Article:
The Politics of Working

workplace myths

Guy Kawasaki asked Penelope Trunk, the author of a book on career advancement, for her 9 biggest myths of the workplace.  I’ve spent a lot of time in the workplace, a lot of it hiring and managing people.  Here’s the list, with my thoughts (and these are only my personal thoughts).

1. You’ll be happier if you have a job you like.

There’s logic (and condescension) to the garbage man in love story, but this is not a myth.  Being a pessimist can ruin any job, but the fact is that those who do what they do only for the paycheck are generally going to be less effective and less happy.  I’m not saying you have to love it so much, you’d do it for free.  But, within the context of a job, it really helps to like what you do.

2. Job-hopping will hurt you.

I think most folks have 2 maybe 3 hops.  After that, it becomes a red flag on a resume- as does missing years in the timeline (which often hide more jumping).  So it’s a matter of degree.

3. The glass ceiling still exists.

I don’t know if the glass ceiling in the traditional sense still exists or not.  But I completely agree that lots of people are stepping off the ladder and looking for life balance.  But there will always be a segment of the population who is scrambling up as fast as they can.  The important thing is to figure out where your personal sweet spot is and work towards that.  It may be to make the most money possible, or it may not.  I hope it’s not.

4. Office politics is about backstabbing.

Interestingly (at least to me), I agree that this is largely a myth.  What backstabbing remains is much more subtle, but the ones who do it are generally found out and controlled.  If you have good and attentive managers, it’s not much of a problem.

5. Do good work, and you’ll do fine.

I agree with this, but not the toot your own horn every chance you get part.  You have to do good work, period.  Then, you have to try to get others to toot your horn for you.  If I tell you I’m good, it means nothing.  If others tell you that, it means a lot.  People don’t like self promoters because people don’t like to be sold.  They like to make their own decisions.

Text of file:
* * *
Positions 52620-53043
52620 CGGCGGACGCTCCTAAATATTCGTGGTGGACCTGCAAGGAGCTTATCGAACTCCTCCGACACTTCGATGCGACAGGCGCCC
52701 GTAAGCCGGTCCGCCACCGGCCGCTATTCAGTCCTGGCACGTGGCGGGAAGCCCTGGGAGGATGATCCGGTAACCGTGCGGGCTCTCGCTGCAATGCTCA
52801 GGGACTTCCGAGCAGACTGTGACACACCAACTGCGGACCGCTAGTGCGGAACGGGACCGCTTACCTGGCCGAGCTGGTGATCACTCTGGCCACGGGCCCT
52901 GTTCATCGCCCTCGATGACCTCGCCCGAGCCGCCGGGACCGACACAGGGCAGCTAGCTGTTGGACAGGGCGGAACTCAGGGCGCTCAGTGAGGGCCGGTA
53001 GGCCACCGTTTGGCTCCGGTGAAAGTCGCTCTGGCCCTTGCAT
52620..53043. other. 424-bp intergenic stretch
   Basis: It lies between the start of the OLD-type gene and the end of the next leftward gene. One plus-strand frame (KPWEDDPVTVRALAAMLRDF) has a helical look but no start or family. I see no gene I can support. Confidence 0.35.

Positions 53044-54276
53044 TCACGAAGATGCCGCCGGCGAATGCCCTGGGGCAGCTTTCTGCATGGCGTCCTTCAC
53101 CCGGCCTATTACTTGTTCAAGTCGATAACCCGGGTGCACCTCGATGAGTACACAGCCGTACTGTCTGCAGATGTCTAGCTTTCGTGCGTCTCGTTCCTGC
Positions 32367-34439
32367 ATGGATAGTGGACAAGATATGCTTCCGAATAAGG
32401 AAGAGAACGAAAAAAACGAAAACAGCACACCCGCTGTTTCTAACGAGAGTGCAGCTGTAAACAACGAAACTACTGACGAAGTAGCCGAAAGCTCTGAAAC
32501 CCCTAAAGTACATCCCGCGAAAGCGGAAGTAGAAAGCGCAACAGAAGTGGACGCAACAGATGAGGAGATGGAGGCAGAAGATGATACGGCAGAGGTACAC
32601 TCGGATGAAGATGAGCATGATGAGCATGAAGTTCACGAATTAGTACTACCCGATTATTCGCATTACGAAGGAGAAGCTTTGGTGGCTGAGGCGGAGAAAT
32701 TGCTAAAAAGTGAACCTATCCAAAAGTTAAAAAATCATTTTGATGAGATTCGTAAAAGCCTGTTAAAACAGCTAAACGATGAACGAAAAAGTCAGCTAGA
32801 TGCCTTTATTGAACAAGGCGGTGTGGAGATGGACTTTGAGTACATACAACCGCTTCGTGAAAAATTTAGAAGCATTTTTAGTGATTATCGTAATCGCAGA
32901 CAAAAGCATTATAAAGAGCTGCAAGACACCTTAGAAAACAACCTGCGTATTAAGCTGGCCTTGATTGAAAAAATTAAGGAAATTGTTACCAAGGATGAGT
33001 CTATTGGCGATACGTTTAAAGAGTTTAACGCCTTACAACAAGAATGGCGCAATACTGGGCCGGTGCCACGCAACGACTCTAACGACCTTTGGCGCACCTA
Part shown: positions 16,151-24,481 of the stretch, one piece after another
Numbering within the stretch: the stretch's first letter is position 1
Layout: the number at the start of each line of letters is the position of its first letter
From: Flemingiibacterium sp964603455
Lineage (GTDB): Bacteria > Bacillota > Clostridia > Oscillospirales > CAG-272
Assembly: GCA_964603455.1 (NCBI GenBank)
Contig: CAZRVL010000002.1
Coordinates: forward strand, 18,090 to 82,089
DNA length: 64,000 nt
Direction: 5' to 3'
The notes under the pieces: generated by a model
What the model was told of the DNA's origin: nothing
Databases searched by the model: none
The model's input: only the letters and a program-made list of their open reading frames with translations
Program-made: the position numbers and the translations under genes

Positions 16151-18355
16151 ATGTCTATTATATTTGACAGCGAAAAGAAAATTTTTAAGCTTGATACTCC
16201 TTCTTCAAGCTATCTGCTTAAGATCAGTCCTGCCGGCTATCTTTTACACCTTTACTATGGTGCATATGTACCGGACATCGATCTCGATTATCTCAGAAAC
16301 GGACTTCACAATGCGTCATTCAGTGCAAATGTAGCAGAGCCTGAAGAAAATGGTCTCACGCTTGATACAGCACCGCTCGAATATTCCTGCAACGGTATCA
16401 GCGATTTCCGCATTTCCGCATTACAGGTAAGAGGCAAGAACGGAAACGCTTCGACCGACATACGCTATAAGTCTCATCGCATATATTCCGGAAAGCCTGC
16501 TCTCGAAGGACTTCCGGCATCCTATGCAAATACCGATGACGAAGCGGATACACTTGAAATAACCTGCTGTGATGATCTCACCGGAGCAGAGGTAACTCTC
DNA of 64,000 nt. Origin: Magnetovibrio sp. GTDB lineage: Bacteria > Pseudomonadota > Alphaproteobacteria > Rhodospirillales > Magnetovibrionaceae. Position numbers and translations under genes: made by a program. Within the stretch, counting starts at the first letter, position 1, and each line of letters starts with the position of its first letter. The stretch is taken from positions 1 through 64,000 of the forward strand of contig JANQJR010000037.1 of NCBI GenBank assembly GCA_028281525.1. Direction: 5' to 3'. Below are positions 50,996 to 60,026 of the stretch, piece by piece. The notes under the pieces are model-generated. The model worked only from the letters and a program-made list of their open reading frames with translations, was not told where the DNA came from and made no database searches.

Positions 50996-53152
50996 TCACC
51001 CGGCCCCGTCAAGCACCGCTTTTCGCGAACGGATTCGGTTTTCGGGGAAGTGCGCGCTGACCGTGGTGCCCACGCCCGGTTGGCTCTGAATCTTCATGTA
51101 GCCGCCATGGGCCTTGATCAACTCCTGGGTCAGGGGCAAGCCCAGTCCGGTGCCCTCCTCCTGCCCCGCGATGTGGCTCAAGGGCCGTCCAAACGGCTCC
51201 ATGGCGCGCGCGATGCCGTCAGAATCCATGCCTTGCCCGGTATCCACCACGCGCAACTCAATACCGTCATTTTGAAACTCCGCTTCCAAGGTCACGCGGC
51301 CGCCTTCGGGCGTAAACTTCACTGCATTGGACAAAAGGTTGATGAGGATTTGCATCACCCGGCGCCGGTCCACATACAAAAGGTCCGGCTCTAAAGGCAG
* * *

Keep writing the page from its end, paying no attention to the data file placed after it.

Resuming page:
6. You need a good resume.

This is not a myth- at least as far as content goes.  Sure, blind resumes don’t get you the job.  But once you’ve left the interview, a good resume helps you beat out the competition.  By good, I mean content.  I agree that the form and font and whatnot don’t matter.  I wouldn’t pay some so-called expert a quarter to write my resume.

7 People with good networks are good at networking.

I totally agree that this is a myth.  People who are sincere and likeable are the best at networking.  Because to them, it’s not networking- it’s living.  Nothing turns me off faster than someone who wants to get to know me mostly to leverage off that relationship for personal gain.

8. Work hard and good things will come.

I agree that this is a myth.  Hard work is a requirement, but there’s a lot more to it.  Having said that, it’s not this: “Make sure you’re not the hardest worker. Take a long lunch. Get all your work done early. Grand thinking requires space, flexibility and time. So let people see you staring at the wall. They’ll know you’re a person with big ideas and taking time to think makes you more valuable.”  Because if you do that, people won’t think you’re a person with big ideas, they’ll think you’re a slacker.  Period.

9 Create the shiny brand of you!

This sounds like a clip from some Powerpoint presentation, but I agree with this passage: “Offer your true, good-natured self to other people and you’ll have a great network. Those who stand out as leaders have a notable authenticity that enables them to make genuinely meaningful connections with a wide range of people.”

I think people tend to over analyze job advancement.  It’s really simple.  Be smart.  Be honest.  Be kind.  Work hard.  Live good.  Manage priorities.  Find your balance.

And as Webb Wilder says, wear glasses if you need ’em.

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